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Avoid scams while finding help during quarantine

Older adults may be hard hit by the coronavirus – and scammers prey on that. If you or someone you know must stay at home and needs help with errands, you’ll want to know about this latest scam.

The FTC keeps attacking robocalls

Have you noticed lately that you’re getting fewer robocalls? Yes, way too many calls are still coming, and we’re fully engaged on that issue. But we’re seeing some promising developments. Some recent FTC actions might just have something to do with that. Let’s review. In December 2019, the FTC filed suit against VoIP service provider Globex Telecom for helping scammers run a “reduce your credit card interest rate” con. In January, the FTC sent letters to 19 VoIP providers, warning them that consumer protection laws apply to them, too, and pointing out what could happen if they kept helping scammy telemarketers break the law. Then, just last week, the agency sent nine warning letters to VoIP providers that were helping Coronavirus scammers blast out robocalls during the current health crisis. The VoIP providers that straightened up accounted for billions of calls that we’re all now not getting.

Grandparent scams in the age of Coronavirus

“Grandma: I’m in the hospital, sick, please wire money right away.” “Grandpa: I’m stuck overseas, please send money.” Grandparent scams can take a new twist – and a new sense of urgency – in these days of Coronavirus. Here’s what to keep in mind.

Small businesses: Where to go for financial relief information

If you own a small business or work for one, you’ve seen the headlines about financial relief that may be available to some companies through the Small Business Administration (SBA). But you’ve also heard about scammers who extract a grain of truth from the news and distort it in an effort to cheat small businesses. Now more than ever it’s critical for small businesses to go straight to the source for accurate information about what’s happening at the SBA. And that source, of course, is the Small Business Administration’s dedicated page, sba.gov/coronavirus.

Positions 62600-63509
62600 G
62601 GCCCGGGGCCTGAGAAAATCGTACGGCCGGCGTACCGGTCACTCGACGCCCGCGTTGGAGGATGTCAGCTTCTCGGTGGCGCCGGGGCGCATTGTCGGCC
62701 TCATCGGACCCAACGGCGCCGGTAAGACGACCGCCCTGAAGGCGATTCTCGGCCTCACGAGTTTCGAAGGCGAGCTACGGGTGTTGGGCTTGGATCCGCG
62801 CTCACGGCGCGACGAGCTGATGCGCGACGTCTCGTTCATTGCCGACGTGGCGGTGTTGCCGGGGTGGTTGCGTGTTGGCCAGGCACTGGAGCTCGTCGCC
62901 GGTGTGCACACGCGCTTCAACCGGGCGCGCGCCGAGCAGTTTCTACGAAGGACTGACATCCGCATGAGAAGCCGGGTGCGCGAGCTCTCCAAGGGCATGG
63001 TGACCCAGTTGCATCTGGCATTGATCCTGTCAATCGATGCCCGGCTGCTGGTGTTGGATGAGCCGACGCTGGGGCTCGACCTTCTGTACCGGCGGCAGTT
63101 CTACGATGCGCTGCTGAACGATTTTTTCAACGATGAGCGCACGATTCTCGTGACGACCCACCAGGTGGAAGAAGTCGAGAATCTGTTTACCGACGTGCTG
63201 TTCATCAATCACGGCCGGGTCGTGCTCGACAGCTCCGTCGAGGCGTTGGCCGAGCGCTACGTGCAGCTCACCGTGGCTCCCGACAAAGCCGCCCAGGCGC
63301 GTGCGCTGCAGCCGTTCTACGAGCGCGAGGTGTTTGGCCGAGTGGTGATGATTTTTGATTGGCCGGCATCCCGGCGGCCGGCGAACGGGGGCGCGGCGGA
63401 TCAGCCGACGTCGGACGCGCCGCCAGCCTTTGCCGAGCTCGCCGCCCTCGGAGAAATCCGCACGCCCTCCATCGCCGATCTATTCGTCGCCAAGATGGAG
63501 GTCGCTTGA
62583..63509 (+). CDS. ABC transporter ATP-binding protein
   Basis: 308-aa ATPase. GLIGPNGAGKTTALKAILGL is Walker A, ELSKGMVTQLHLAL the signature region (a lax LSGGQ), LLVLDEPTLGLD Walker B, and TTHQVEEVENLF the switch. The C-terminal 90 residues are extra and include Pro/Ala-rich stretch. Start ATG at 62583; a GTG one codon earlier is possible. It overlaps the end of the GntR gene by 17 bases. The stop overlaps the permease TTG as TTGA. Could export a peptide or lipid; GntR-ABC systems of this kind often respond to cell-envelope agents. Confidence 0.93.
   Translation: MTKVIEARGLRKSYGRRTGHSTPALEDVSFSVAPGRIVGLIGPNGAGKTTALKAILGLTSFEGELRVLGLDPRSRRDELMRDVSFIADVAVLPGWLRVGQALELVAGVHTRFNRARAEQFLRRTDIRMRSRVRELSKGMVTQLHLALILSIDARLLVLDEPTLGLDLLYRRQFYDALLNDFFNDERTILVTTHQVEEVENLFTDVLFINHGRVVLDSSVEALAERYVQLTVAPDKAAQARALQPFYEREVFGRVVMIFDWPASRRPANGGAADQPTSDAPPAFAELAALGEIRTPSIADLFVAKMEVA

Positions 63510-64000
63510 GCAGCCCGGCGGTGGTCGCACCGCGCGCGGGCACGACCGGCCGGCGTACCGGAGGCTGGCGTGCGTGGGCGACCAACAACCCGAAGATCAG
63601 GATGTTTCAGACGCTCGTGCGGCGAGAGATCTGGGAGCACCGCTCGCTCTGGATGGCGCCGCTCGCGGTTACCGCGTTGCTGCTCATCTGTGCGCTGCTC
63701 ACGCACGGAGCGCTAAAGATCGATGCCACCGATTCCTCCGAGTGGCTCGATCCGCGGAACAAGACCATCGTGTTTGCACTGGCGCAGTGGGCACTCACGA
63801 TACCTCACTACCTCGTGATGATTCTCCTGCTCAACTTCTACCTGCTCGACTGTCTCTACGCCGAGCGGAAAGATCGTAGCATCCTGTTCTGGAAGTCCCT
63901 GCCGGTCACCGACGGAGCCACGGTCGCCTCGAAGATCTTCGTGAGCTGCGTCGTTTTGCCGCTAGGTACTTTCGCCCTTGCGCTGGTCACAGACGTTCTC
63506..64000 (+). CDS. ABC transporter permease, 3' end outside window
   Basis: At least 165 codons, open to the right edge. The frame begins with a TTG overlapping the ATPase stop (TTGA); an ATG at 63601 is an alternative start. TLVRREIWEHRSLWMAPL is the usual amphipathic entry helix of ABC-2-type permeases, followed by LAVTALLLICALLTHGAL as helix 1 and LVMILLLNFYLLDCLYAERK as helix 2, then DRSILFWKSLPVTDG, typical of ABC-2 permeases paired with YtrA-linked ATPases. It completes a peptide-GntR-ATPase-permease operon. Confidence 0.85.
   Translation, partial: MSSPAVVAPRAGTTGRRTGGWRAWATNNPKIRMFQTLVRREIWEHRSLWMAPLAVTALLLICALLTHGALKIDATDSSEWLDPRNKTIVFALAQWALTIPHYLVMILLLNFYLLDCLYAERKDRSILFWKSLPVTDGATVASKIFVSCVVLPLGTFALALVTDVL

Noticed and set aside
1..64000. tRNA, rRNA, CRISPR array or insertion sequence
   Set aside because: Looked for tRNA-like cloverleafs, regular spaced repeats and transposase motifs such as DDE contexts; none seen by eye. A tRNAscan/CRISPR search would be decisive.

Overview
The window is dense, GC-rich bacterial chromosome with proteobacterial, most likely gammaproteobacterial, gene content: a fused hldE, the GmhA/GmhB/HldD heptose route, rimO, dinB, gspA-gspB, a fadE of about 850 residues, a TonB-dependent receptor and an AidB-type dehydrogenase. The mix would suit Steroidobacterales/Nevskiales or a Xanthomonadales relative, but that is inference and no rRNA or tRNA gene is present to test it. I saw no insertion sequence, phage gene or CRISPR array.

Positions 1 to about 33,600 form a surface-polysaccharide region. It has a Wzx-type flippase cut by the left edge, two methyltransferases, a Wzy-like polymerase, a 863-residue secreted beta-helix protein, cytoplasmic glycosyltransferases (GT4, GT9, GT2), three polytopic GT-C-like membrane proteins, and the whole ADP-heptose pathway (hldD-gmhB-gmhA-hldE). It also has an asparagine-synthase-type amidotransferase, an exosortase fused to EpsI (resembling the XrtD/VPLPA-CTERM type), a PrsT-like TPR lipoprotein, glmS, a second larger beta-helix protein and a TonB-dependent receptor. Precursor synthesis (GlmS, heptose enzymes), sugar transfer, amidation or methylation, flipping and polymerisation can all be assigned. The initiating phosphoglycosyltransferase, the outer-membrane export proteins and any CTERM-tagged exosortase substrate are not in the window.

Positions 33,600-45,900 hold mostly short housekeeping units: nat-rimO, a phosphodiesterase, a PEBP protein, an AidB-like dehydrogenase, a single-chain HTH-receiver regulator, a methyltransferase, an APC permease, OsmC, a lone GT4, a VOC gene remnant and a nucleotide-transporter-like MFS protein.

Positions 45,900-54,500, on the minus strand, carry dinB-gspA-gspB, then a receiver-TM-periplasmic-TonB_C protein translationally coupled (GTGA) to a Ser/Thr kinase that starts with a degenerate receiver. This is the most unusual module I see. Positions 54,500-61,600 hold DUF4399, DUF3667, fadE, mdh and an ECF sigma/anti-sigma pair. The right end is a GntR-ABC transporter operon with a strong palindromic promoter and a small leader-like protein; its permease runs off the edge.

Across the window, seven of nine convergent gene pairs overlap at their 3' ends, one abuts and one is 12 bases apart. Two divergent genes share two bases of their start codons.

While you’re at home, spot the scams

Many of us are at home, trying to protect our communities from the Coronavirus. (Thanks to those who are still working outside the home. Be safe.) If you have a minute to spare, it could be a good time for a refresher on spotting some common scams. Especially now that you might be home to get all those robocalls – and especially since the scammers are doubling down on ways to scam you. With that in mind, this is the first in a series of blog posts to help you spot some common scams.

Want to get your Coronavirus relief check? Scammers do too.

You’ve probably heard the news by now – the government is sending out relief checks as part of the federal response to the Coronavirus. Scammers heard the same thing, and they’re hoping to cash in on yours.

Williams-Sonoma: Made in the USA?

When we’re deciding between buying two products, if one product says, “Made in the USA,” does that influence how we make our decision? For many people, it does, and we all have a reasonable expectation that the claim is truthful.

60 and over in the time of COVID-19? Read on.

I know, 60-year-olds. You’re not old. In fact, we’ve found that, when people think “old,” they think of someone about 10 years older than they are right now. But, because we’ve been warned about the effects of the Coronavirus on people 60+, listen up. Because scammers follow the headlines and know you might have this on your mind.

Got student loan debt? Read this.

You’ve probably seen ads for companies that can help you lower – or even totally get rid of – your student loan debt. Some of those companies just take your money and do nothing for you.

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Socially distancing from COVID-19 robocall scams

Scammers – and scammy companies – are using illegal robocalls to profit from Coronavirus-related fears. Listen to some of the latest scammy robocall pitches, so you can be on the lookout and know how to respond. (Here’s a hint: hang up!)

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